Avoiding Stranded Lighting Assets: Getting Ready for the Minamata Convention on Mercury

Mina-what?!

This isn’t a random word. It’s critically important and will impact on every council in Australia. 

The Minamata Convention on Mercury is an international treaty designed to protect human health and the environment from anthropogenic (originating from human activity) emissions and releases of mercury and mercury compounds. Australia signed the Minamata Convention in October 2013 and is now considering ratifying the Convention to become a full party to it. The Convention requires all parties to address mercury throughout its lifecycle, including its production, its intentional use in products and processes, its unintentional release from industrial activity, though to end-of-life aspects including waste, contaminated sites, and long-term storage.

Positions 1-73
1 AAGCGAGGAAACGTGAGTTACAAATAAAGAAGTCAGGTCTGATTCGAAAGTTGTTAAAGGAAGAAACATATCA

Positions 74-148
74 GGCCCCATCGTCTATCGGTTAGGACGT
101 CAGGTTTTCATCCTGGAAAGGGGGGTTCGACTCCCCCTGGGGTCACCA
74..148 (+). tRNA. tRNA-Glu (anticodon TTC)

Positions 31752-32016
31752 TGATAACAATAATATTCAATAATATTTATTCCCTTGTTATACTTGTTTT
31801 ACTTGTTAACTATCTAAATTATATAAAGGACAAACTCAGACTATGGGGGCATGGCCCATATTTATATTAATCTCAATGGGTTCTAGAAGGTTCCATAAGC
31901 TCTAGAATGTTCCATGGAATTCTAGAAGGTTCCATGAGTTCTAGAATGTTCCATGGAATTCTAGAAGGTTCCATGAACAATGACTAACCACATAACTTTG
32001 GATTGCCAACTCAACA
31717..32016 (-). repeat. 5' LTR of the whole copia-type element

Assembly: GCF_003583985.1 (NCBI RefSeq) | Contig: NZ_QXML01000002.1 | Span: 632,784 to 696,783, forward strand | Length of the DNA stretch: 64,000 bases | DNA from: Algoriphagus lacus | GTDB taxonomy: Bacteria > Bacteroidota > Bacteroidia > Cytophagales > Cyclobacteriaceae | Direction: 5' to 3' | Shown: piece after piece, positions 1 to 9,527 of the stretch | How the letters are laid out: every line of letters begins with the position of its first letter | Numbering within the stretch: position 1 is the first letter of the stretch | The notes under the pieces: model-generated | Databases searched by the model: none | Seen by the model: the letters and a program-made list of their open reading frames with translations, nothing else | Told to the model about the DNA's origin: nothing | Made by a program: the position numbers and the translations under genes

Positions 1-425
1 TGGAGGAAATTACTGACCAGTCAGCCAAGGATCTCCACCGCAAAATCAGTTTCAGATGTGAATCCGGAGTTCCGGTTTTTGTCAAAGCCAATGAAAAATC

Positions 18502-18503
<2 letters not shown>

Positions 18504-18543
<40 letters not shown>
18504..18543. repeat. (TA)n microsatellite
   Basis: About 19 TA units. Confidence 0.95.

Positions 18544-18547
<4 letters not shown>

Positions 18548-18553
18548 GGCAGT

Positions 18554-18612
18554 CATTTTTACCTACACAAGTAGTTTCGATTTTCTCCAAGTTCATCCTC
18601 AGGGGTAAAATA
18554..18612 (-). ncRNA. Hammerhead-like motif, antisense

Even if Australia doesn't ratify Minamata, the rest of the world is moving on and phasing out the use of mercury and mercury compounds. This means that replacements for those old inefficient mercury vapour lights will become increasingly difficult to source by 2020 (which is about a year away...!) meaning councils may end up with very expensive stranded assets on their hands.

Many organisations have strategies for dealing with the impacts of Minamata. As do governments and many of the distribution networks. Does your council?

Check out the simple and sweet 2-minute snapsho below from Australia's foremost street lighting expert, Paul Brown and contact us if you want to discuss further.